UPDATE 3-Brazil's Vale halts $6 bln Argentine potash project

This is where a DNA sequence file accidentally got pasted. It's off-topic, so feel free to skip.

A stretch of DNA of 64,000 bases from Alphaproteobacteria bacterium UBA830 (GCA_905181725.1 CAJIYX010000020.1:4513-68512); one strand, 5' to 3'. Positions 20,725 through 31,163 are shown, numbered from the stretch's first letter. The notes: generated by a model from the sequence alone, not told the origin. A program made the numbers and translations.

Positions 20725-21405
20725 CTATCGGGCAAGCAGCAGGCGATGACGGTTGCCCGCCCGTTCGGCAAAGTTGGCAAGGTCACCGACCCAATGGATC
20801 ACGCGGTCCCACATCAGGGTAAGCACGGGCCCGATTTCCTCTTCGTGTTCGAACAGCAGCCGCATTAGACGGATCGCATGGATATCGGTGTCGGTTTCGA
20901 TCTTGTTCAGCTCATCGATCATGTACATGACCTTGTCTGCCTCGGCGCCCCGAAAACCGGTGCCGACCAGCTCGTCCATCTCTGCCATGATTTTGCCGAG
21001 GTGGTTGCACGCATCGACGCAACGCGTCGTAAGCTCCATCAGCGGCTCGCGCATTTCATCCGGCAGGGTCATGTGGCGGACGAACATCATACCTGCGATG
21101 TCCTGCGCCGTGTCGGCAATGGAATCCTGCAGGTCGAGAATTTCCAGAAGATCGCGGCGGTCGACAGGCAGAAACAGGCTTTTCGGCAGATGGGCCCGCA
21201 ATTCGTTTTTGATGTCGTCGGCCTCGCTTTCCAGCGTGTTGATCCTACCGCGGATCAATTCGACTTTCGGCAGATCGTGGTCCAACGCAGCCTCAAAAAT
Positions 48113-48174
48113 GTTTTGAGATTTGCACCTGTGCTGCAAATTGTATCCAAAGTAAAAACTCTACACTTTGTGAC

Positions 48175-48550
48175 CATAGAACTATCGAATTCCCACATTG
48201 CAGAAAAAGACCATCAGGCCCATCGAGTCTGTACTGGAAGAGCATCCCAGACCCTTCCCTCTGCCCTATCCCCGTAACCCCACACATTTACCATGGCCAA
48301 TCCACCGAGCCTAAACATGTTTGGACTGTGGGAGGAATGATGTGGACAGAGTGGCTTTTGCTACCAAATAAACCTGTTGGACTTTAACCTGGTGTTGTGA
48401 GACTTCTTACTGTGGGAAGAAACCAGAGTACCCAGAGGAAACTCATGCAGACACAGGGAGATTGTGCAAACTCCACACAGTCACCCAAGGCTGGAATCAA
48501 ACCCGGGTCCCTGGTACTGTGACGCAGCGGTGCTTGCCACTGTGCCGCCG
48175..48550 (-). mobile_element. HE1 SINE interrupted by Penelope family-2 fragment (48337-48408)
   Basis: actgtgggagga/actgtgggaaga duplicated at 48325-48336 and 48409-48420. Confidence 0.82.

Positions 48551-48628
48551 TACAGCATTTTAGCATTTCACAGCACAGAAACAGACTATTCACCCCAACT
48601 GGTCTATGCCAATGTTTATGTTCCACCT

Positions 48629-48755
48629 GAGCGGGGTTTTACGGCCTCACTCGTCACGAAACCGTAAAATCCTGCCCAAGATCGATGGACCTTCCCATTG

* Cost overruns plague mining project in Mendoza province * Shares reverse early losses, rise 1.4 pct on news * Vale open to negotiating new investment terms By Reese Ewing and Sabrina Lorenzi SAO PAULO, March 11 (Reuters) - Brazilian miner Vale SA said on Monday it has suspended a $6 billion potash project in neighboring Argentina that has been plagued by cost overruns, a decision that could renew trade tensions between South America's two largest economies. Vale said its Rio Colorado potash project in Mendoza province was no longer "in line with Vale's commitment to discipline in capital allocation". The company had put the project under review for suspension in December. Vale left the door open to restarting the project, however, if terms were to improve. It said more than 4,000 of the project employees would have preference in rehiring "if construction resumed," setting the stage for more negotiations with Buenos Aires over terms that would make it viable. Vale has invested $2.2 billion in Rio Colorado to date, one of the biggest foreign capital investments in Argentina, and has completed work on 40 percent of the mine, railway and port. If Vale eventually exits Rio Colorado, it would be a blow to Argentina's president, Cristina Fernandez, during a legislative election year. The project would have made Argentina one of the world's leading suppliers of potash, an essential fertilizer component in food production. Argentina's government said in a statement it "regretted Vale's unilateral decision to abandon (the project) despite the efforts of the government and provincial and municipal authorities to guarantee the project's continuation." The government said Vale was demanding a series of concessions including advance rebates of value-added tax, export tax waivers and a reduction in investment commitments that would have cost the state some $3 billion over the course of two years. TRADE TENSIONS The failure to find middle ground on the project complicates relations between Brazil and Argentina at a time when growth in global trade is slowing and tension between the two countries is already growing. New barriers in Brazil chilled the regional trade in auto parts last year, contributing to a contraction in Argentina's auto industry. The two countries also exchanged accusations over trade obstructions after Argentina started slowing its import process, helping to prop up local industry and its trade balance. Brazil's state-run oil company Petrobras is in talks to sell off some $400 million worth of Argentine refineries and other assets, Reuters reported last month. If Rio Colorado does not go ahead, the farm sectors in Brazil and Argentina will remain dependent on potash imports from a small cartel of global suppliers in Canada, Russia and Jordan. Brazil imports 90 percent of its potash. STAKES Analysts said Rio Colorado likely will not have a major financial impact on Vale, no matter whether the project is sold or resumed, considering that 90 percent of the company's revenues and much of its investments are still in iron ore. "This change was already well-defined," said Aluisio Lemos, an analyst at Agora Corretora in Rio de Janeiro. "The tone set by the current management has already been about prioritizing certain projects and exiting others that are not considered strategic." Vale posted its first quarterly loss in 10 years last month, taking a $5.7 billion hit from money-losing operations. Though the world's second largest mining company says it remains committed to the fertilizer sector, it is part of a broader shift among miners away from less profitable assets in the face of lackluster metals prices. Preferred shares of Vale reversed losses in Sao Paulo trading after the announcement, to gain 1.4 percent at close. Brazil's Folha de S.Paulo newspaper reported over the weekend without naming sources that Rio Colorado's cost overruns had jumped 86 percent since the initial estimate to $11 billion. Part of the problem has been inflation in Argentina, which according to private estimates has surpassed 25 percent per year and driven up labor and materials costs. Vale said in response to questions about the Folha report that it was seeking no changes to Argentine labor or tax law. In his last call with analysts in February, Vale Chief Executive Murilo Ferreira said the project "needs to remain attractive and have a foreseeable cash flow," adding that the company was still open to talks with the Argentine government
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